Even though I was getting the error on the dashboard, I could hear the lock operating and after taking the key out the steering wheel would actually lock and unlock after inserting they key again, so the motor was working properly. This led me to suspect these two switches on the vertical board with the blue connector:
These two switches, marked SW1 and SW2 act like end stops so the controller knows when the locking bolt reaches the fully open and fully closed positions. It would be tricky locating exact replacements and hacking different ones in place would also take a lot of effort, so I decided I would just get rid of the locking mechanism altogether and trick the controller with a small relay. Luckily, I had a handful of these:
These very useful little parts are called latching relays, they operate like any other relay, but you only need to apply a short pulse of current and they stay there, no need to keep supplying power, if you want to switch it the other way you can either operate the other coil or invert the polarity of the coil you applied the pulse on, this is the diagram of the relay:
My plan was to wire the old failing switches to the relay in a way where it is either closing the SW1 or closing the SW2. The coil of the relay is connected to the motor driver, this way when the controller wants to lock the steering wheel it applies power to the coil (thinking it is driving the motor) and the relay closes the SW1, the controller sees the Switch 1 closed and thinks it reached the desired position and stops supplying power. When the controller wants to unlock the steering, it drives the coil reversing the polarity (trying to reverse the motor) and the SW1 opens and the SW2 closes, the controller sees this and thinks the bolt reached the fully open position and stops supplying power to the relay. I don't remember if the motor worked at 5 or 12 volts, but the relay was rated at just 3 volts, so I added a resistor in series with the coil of the relay so it wouldn't fail prematurely.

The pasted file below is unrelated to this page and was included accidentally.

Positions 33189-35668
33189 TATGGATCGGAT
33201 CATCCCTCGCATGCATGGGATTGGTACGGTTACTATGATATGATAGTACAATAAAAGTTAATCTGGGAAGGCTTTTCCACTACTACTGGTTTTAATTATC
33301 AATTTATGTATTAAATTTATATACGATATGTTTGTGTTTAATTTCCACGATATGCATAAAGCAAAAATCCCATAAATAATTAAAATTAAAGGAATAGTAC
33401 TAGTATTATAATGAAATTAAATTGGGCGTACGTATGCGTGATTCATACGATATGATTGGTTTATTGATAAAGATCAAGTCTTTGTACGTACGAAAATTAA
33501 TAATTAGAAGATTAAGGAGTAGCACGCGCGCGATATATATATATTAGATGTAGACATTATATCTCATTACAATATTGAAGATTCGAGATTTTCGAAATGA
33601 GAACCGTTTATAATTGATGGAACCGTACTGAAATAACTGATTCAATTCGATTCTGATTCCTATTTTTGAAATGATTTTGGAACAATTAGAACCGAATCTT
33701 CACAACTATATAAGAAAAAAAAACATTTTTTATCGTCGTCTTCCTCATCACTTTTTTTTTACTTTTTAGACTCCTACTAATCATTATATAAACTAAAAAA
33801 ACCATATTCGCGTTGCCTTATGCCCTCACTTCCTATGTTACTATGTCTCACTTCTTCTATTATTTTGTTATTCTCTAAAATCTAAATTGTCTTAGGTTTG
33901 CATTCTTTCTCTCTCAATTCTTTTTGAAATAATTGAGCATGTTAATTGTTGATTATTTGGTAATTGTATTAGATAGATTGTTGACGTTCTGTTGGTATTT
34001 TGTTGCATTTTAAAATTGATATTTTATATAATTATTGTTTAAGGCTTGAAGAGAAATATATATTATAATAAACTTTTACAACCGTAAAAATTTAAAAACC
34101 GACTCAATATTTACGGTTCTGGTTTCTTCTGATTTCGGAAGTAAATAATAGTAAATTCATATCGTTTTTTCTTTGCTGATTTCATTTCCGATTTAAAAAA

This is the final circuit, I put a bit of epoxy in the relay pins to try and stop vibrations from breaking the relay pins, the black and red wires go the the old motor connector:
I tried this and all errors were gone (I think I didn't even had to clear the error using Multiecuscan, it was just gone). Considering the lack of errors a success, time to reassemble everything. I started by completely removing the old motor and lock from the enclosure. I probably didn't need to do this, it was probably nearly impossible but I was afraid that with the vibrations there was a small chance of that thing moving and eventually locking the steering while moving, I know it sounds silly, but I feel safer this way
Now I covered the hole with a thick piece of plastic cut to fit. Again, probably no need for this, but this way I know nothing comes in or out of this box:
This is the board with the relay already attached, I used two bits of foam so the relay wouldn't be flapping around inside, a piece of foam between the relay and the board:
And another piece of foam on top of that:
I put the PCB back in it's place and closed the lid. The old screws were a pain to remove, I replaced them with three 4mm stainless steel screws:
Finally I put the unit back in it's place and reconnected the wiring connector. I actually reused the old sheer screws, the Dremel cut worked so well than I can easily tighten or loosen them at will:
And, to this day (two years later), it never complained again